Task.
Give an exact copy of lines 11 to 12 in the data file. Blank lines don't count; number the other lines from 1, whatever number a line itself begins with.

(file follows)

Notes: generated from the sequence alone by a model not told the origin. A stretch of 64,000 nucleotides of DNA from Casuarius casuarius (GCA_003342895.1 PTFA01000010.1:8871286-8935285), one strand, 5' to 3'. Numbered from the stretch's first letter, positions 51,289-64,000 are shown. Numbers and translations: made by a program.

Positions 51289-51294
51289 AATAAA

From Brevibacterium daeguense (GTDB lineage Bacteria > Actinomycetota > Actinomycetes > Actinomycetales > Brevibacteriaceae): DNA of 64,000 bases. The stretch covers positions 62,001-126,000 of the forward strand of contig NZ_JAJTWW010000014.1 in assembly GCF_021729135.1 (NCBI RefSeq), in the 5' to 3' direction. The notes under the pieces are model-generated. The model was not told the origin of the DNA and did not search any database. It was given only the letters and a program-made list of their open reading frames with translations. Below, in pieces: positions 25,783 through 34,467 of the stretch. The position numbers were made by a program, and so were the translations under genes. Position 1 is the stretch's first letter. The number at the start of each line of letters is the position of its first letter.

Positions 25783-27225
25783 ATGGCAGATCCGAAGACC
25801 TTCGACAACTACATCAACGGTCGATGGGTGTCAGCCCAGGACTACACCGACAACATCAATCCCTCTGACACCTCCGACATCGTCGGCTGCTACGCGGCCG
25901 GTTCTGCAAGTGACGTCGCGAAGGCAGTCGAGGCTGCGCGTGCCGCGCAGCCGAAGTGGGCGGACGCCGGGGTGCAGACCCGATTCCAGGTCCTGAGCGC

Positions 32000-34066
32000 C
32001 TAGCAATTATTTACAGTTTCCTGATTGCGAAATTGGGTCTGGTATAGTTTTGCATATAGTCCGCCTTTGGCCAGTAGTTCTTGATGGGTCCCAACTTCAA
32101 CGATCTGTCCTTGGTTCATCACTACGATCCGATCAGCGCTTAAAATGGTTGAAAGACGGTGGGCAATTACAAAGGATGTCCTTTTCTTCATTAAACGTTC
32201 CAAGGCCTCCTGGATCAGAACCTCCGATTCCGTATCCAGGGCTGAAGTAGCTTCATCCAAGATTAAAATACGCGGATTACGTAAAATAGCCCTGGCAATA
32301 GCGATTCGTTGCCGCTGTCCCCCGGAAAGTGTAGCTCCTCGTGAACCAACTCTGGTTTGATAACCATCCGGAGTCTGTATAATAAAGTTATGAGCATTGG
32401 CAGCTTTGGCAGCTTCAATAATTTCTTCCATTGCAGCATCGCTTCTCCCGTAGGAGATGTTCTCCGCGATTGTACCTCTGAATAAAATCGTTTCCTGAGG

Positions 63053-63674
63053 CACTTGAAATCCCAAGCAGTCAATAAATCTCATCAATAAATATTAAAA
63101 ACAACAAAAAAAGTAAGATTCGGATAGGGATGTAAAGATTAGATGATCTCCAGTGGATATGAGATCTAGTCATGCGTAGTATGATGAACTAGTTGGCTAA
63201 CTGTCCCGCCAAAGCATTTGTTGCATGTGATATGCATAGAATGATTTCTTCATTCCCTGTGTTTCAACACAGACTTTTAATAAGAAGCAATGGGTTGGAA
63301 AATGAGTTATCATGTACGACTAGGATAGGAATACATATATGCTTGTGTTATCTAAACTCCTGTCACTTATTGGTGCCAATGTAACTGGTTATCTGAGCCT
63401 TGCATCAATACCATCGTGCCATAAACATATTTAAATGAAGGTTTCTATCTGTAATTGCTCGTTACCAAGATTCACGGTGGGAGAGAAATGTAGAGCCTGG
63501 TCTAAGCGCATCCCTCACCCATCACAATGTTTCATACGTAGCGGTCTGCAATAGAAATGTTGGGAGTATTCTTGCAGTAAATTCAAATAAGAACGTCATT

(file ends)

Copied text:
32001 TAGCAATTATTTACAGTTTCCTGATTGCGAAATTGGGTCTGGTATAGTTTTGCATATAGTCCGCCTTTGGCCAGTAGTTCTTGATGGGTCCCAACTTCAA
32101 CGATCTGTCCTTGGTTCATCACTACGATCCGATCAGCGCTTAAAATGGTTGAAAGACGGTGGGCAATTACAAAGGATGTCCTTTTCTTCATTAAACGTTC